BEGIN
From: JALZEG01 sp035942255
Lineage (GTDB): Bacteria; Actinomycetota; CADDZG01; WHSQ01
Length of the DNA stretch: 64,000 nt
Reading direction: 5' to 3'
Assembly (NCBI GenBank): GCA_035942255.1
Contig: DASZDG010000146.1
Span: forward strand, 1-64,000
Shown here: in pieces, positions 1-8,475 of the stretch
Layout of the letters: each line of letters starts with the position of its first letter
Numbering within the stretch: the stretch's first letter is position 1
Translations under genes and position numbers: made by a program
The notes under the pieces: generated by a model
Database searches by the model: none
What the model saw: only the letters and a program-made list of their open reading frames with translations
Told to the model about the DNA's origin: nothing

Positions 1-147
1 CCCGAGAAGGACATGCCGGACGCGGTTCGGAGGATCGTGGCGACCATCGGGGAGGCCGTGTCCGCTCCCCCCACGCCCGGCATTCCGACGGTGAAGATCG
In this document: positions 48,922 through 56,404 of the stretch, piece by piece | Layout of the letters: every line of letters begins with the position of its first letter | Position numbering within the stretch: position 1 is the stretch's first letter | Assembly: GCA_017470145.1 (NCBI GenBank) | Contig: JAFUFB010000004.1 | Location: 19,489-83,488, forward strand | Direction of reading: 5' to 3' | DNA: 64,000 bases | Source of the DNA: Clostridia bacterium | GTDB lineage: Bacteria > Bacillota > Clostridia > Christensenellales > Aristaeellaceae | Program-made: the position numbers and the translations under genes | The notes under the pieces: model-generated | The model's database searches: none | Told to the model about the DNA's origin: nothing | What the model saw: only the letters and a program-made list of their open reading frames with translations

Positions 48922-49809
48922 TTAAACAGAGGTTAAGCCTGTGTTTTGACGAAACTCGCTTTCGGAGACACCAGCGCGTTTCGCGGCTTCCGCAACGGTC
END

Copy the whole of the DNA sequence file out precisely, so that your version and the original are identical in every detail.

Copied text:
From: JALZEG01 sp035942255
Lineage (GTDB): Bacteria; Actinomycetota; CADDZG01; WHSQ01
Length of the DNA stretch: 64,000 nt
Reading direction: 5' to 3'
Assembly (NCBI GenBank): GCA_035942255.1
Contig: DASZDG010000146.1
Span: forward strand, 1-64,000
Shown here: in pieces, positions 1-8,475 of the stretch
Layout of the letters: each line of letters starts with the position of its first letter
Numbering within the stretch: the stretch's first letter is position 1
Translations under genes and position numbers: made by a program
The notes under the pieces: generated by a model
Database searches by the model: none
What the model saw: only the letters and a program-made list of their open reading frames with translations
Told to the model about the DNA's origin: nothing

Positions 1-147
1 CCCGAGAAGGACATGCCGGACGCGGTTCGGAGGATCGTGGCGACCATCGGGGAGGCCGTGTCCGCTCCCCCCACGCCCGGCATTCCGACGGTGAAGATCG
In this document: positions 48,922 through 56,404 of the stretch, piece by piece | Layout of the letters: every line of letters begins with the position of its first letter | Position numbering within the stretch: position 1 is the stretch's first letter | Assembly: GCA_017470145.1 (NCBI GenBank) | Contig: JAFUFB010000004.1 | Location: 19,489-83,488, forward strand | Direction of reading: 5' to 3' | DNA: 64,000 bases | Source of the DNA: Clostridia bacterium | GTDB lineage: Bacteria > Bacillota > Clostridia > Christensenellales > Aristaeellaceae | Program-made: the position numbers and the translations under genes | The notes under the pieces: model-generated | The model's database searches: none | Told to the model about the DNA's origin: nothing | What the model saw: only the letters and a program-made list of their open reading frames with translations

Positions 48922-49809
48922 TTAAACAGAGGTTAAGCCTGTGTTTTGACGAAACTCGCTTTCGGAGACACCAGCGCGTTTCGCGGCTTCCGCAACGGTC